•The shortage has been worsened by the Russia-Ukraine conflict as the two countries are key exporters of raw materials used in the manufacturing of various microchips.
•This includes palladium that are heavily used in making memory and sensor chips, where Russia accounts for 45 per cent of the global supply.
Kenyans are now opting for third generation cars traded locally, latest industry trends show, amid reduced global production of units and soaring prices.
Global motor vehicle production has been hit by a shortage of chips, also known as semiconductors since last year.
The shortage has been worsened by the ongoing Russia-Ukraine conflict, industry players say. The two are key exporters of raw materials used in the manufacturing of various microchips.
This includes palladium heavily used in making memory and sensor chips, where Russia accounts for 45 per cent of the global supply.
The shortage is expected to continue into the second-half of the year.
This has forced automakers to cut production since they cannot access enough chips to power latest technology models, where most electronic components require the material to function.
Used cars owners in Kenya's source markets like Japan, Singapore and the UK are now holding on to their vehicles longer due to the shortage and the rise in prices.
There has also been a shortage in vessel availability and rising global demand for used cars occasioned by reduced disposable income since the pandemic struck.
This has led to a high demand against low supply leading to the hike in prices of new and used cars, which have increased by between 50 and 80 per cent in Kenya.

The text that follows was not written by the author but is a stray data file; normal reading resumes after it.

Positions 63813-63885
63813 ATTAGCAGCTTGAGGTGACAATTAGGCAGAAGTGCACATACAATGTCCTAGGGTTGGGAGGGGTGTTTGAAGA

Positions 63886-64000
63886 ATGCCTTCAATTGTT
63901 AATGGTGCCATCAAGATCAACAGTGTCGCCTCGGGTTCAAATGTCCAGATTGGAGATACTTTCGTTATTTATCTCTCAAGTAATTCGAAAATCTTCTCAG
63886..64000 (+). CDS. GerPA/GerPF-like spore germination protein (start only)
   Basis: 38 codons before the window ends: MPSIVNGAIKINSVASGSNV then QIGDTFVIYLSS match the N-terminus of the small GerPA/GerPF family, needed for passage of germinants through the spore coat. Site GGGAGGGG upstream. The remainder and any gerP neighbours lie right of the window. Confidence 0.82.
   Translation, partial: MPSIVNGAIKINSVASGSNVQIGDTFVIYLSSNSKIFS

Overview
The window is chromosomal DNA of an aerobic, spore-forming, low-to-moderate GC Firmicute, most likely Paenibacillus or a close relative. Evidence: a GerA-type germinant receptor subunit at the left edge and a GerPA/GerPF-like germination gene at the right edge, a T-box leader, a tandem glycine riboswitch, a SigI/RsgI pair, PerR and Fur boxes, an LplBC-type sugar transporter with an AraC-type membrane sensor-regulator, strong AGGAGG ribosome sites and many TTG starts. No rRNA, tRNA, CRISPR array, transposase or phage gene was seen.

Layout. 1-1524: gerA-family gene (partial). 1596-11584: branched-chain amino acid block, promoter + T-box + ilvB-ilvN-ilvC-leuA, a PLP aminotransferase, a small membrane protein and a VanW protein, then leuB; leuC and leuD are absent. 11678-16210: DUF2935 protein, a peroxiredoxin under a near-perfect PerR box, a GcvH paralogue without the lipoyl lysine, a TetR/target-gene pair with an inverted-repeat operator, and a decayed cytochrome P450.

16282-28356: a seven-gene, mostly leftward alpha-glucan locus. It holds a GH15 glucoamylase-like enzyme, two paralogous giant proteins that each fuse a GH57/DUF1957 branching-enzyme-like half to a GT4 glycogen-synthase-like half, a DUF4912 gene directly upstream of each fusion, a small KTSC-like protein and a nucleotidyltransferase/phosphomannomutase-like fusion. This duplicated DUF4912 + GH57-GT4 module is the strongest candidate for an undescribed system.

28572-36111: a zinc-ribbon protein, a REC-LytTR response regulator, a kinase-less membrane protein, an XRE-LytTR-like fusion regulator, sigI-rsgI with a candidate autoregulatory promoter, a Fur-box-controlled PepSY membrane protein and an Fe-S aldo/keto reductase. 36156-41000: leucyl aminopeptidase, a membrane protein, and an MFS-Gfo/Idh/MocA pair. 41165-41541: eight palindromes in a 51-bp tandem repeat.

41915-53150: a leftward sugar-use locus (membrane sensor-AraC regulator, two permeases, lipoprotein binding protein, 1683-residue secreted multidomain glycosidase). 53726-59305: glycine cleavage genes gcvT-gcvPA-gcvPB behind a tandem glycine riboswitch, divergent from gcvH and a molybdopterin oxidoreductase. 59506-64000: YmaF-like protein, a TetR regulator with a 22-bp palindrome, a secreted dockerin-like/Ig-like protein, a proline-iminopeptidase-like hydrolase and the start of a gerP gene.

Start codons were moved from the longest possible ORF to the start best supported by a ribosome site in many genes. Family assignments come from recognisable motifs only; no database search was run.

Monthly second-car imports which account for 80 per cent of vehicles on the Kenyan roads has dropped to below 3,000 from the normal average of 5,000 to 7,000.
“Production is slow because of the conductors shortage. This has affected prices as demand remains high,” Car Importers Association of Kenya (CIAK) National Chairman Peter Otieno told The Star yesterday.
The price of an imported used Mazda Demio, 1,500 cc, is nearing the Sh1 million mark, currently retailing at between Sh700,000 and Sh900,000.
This is up from between Sh500,000 and Sh600,000.
The asking price for a Toyota Premio is averaging between Sh1.6 million and Sh2.5 million depending on the engine capacity, CIAK notes, from a low of Sh1.2 million.
Used Nissan X-Trail imported into the country is selling at above Sh2 million from an average Sh1.5 million two years ago. New models are fetching up to Sh4.4 million.
Toyota Axio is selling at about Sh1.4 million on average, up from an average of Sh1 million.
The price jump has also been riven by the strengthening US dollar, which has seen importers spend more in buying the currency for trade.
Yesterday, Kenya Auto Bazaar Association (KABA) reported an increase in the demand for third generation cars (second-hand cars that have been used locally) at the weekly Jamhuri Auto Bazaar, with prices going by up to 30 per cent.
“Demand is very high because prices of second generation vehicles have shot up. People are going for local units which are being sold by third, fourth owner. This has also impacted prices of these cars being sold at the bazaar,” KABA chairman John Kipchumba said.
A locally used Toyota Probox is currently going for about Sh700,000 from a low of Sh400,000 while an imported used one is priced at Sh1 million on average from about Sh700,0,000.
The bazaar attracts about 2,000 second-hand cars and 3,000 customers every Sunday.
Another substitute for imports is the refurbishing of old and abandoned cars by local mechanics and workshops, KABA notes, a trend expected to be witnessed in the medium term as buyers watch the prices of imported units.